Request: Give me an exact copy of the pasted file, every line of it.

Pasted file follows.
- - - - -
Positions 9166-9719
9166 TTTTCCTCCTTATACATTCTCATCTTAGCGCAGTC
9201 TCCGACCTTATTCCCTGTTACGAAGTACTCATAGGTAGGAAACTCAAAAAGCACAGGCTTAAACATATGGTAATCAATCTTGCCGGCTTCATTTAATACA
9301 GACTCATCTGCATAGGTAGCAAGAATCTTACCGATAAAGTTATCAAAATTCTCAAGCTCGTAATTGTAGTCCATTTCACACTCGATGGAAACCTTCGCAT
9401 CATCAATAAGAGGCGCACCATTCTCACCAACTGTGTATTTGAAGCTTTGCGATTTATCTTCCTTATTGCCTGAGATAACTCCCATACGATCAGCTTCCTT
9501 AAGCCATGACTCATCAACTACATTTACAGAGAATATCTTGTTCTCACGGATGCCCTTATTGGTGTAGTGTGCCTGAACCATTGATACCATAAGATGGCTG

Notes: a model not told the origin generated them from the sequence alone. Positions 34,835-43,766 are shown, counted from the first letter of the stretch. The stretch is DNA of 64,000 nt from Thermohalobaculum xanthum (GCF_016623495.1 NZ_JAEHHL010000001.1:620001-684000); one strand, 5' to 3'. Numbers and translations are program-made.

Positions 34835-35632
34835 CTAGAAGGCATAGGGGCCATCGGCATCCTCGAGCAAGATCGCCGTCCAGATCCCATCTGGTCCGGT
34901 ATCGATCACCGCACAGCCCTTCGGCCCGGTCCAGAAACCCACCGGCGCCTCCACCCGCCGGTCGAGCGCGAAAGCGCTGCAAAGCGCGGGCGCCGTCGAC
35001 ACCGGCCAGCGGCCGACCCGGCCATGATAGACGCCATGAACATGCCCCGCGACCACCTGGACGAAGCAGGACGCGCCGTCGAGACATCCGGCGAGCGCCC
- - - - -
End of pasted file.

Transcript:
Positions 9166-9719
9166 TTTTCCTCCTTATACATTCTCATCTTAGCGCAGTC
9201 TCCGACCTTATTCCCTGTTACGAAGTACTCATAGGTAGGAAACTCAAAAAGCACAGGCTTAAACATATGGTAATCAATCTTGCCGGCTTCATTTAATACA
9301 GACTCATCTGCATAGGTAGCAAGAATCTTACCGATAAAGTTATCAAAATTCTCAAGCTCGTAATTGTAGTCCATTTCACACTCGATGGAAACCTTCGCAT
9401 CATCAATAAGAGGCGCACCATTCTCACCAACTGTGTATTTGAAGCTTTGCGATTTATCTTCCTTATTGCCTGAGATAACTCCCATACGATCAGCTTCCTT
9501 AAGCCATGACTCATCAACTACATTTACAGAGAATATCTTGTTCTCACGGATGCCCTTATTGGTGTAGTGTGCCTGAACCATTGATACCATAAGATGGCTG

Notes: a model not told the origin generated them from the sequence alone. Positions 34,835-43,766 are shown, counted from the first letter of the stretch. The stretch is DNA of 64,000 nt from Thermohalobaculum xanthum (GCF_016623495.1 NZ_JAEHHL010000001.1:620001-684000); one strand, 5' to 3'. Numbers and translations are program-made.

Positions 34835-35632
34835 CTAGAAGGCATAGGGGCCATCGGCATCCTCGAGCAAGATCGCCGTCCAGATCCCATCTGGTCCGGT
34901 ATCGATCACCGCACAGCCCTTCGGCCCGGTCCAGAAACCCACCGGCGCCTCCACCCGCCGGTCGAGCGCGAAAGCGCTGCAAAGCGCGGGCGCCGTCGAC
35001 ACCGGCCAGCGGCCGACCCGGCCATGATAGACGCCATGAACATGCCCCGCGACCACCTGGACGAAGCAGGACGCGCCGTCGAGACATCCGGCGAGCGCCC